Be advised, however, that you shouldn’t worry your pretty little head about this initiative.  The consultant has told us that the outcome will pay a handsome return on our investment.  And he won’t do so bad himself.

Bartlett said the tuition for a single student to attend Brunswick High School next year would be $30,000, which would more than cover the cost of the trip and an additional $5,000 consultation fee the School Board paid last this year (sic) to sign the sister school agreement.

The $30,000 tuition – more than three times the amount charged Maine students who don't live in Brunswick – was suggested by Fox, Superintendent of Schools Paul Perzanoski said. The consultant will receive 10 percent of every tuition as part of the agreement.

Great!  Besides all the whining we hear about the challenges and inequities involved in educating the children of a socio-economically ‘diverse’ town like ours, we’re going to start teaching Chinese children imported from their homeland for our own purposes?  What will this bring in the way of regulatory and staff nightmares?  And food service and counseling issues?  Will we need to set up a boarding school?  And deal with other ‘unforeseen expenses?’

How many staff will we need to add?  Oh wait…that’s the point, right?

Our town is overflowing with good business sense and those who  selflessly offer it to us.  First the BDC, and now the School Department.  Consultants everywhere.  How did Scott Howard miss out on this opportunity?  Did he get ‘out-Foxed?’

Where will we find the land to build our very own high rise center of economic and ambassadorial excellence?  We’re fast becoming the envy of every other state, and we need to erect a symbol of our community pride for all the world to see.

We suggest the first tower be named “Self-Absorption,” in keeping with the defining virtue embodied in this passage:

Despite the board's last-minute maneuver to approve the trip, board Chairman Jim Grant said it was an easy decision for him to support.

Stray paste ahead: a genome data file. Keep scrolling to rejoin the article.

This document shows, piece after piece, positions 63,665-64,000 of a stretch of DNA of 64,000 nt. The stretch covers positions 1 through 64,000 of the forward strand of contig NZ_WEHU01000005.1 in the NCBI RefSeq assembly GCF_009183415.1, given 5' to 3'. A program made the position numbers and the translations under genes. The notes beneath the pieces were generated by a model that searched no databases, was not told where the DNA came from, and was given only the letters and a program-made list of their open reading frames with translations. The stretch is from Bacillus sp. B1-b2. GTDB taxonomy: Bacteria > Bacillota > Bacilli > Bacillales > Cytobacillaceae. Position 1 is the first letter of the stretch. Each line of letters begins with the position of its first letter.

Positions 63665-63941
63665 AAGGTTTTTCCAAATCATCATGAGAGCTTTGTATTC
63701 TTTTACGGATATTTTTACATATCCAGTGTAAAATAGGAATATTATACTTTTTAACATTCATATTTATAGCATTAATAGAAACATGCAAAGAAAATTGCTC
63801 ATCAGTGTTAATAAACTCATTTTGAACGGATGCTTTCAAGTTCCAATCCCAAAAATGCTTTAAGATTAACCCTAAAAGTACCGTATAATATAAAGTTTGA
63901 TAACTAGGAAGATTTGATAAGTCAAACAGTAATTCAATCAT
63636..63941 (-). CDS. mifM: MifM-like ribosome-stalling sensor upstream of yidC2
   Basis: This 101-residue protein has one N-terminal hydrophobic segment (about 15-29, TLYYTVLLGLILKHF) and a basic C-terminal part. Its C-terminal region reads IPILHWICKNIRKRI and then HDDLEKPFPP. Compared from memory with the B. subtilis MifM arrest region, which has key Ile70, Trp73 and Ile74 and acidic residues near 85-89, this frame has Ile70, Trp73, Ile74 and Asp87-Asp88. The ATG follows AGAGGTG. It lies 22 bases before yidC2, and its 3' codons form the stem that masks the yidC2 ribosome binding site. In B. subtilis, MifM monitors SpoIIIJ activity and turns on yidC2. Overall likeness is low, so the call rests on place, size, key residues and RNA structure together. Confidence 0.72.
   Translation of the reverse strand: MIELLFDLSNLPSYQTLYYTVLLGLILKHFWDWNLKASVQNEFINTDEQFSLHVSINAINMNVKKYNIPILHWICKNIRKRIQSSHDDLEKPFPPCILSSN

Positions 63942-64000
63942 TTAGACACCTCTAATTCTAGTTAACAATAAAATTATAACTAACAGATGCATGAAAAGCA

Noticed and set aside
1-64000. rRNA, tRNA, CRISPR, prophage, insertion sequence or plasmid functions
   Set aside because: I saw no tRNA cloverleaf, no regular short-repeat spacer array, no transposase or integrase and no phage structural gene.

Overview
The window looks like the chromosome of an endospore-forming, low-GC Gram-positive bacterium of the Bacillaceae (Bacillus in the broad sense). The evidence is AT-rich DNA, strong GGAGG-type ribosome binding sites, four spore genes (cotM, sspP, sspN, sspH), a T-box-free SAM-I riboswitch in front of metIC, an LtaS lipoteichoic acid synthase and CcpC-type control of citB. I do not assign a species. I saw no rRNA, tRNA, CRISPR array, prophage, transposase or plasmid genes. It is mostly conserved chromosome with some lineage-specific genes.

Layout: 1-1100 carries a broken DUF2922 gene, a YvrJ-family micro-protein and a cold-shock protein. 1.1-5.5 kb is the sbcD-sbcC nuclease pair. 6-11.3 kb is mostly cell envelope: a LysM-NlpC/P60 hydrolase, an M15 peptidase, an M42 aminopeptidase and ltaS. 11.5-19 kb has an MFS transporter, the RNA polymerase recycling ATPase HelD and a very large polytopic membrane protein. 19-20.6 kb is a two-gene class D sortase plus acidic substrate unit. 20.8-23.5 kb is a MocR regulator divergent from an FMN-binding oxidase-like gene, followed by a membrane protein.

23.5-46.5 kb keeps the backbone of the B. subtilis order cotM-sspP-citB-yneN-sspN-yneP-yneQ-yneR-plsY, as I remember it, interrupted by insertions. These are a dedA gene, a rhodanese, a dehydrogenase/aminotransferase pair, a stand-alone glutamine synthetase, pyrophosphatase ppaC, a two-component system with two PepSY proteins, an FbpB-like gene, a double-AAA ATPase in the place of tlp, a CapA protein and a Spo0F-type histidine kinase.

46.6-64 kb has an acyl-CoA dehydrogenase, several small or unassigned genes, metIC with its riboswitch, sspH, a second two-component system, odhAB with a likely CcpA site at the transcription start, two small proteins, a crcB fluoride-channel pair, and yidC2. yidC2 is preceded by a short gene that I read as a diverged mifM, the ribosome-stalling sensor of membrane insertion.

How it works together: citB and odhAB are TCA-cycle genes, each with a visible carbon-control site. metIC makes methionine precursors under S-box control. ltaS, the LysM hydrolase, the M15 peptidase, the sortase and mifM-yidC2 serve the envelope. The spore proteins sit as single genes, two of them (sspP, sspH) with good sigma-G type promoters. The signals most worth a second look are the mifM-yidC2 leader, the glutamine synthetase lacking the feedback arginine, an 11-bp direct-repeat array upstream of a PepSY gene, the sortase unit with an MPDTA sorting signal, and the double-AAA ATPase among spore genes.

"I'm willing to put my money where my mouth is to show how good we are competing against private schools and charter schools," Grant said. "I hope to show that we are an educational leader throughout the world. ... It's a price Brunswick should be willing to pay for this kind of cultural exchange and educational experience."

Not bad for someone who, we understand, doesn’t even own property in town.  So when he says he wants to put HIS money where his mouth is, what he really means is he wants to put YOUR money where his mouth is.

And he’s one-upping Sally Sellit’s view of things; she simply claims people move here because of our schools.  He trumps that all to hell by calling us ‘an educational leader throughout the world.’

Must be because he’s the School Board Chair.  Megalomania anyone?  Self-esteem gone amuck?

All from someone, who we’ve heard, doesn’t even make a point of residing here in town.  If Brunswick ‘should be willing to pay (the price) for this kind of cultural exchange and educational experience,’ shouldn’t School Board Chair Jim Grant be ‘willing to pay’ the price of owning property and living here in town with the rest of us?

On the other hand, we’re a town that finds inspiration in luminaries such as these:


and in comparison to Grant, Professor Plunger-Head seems almost quaint.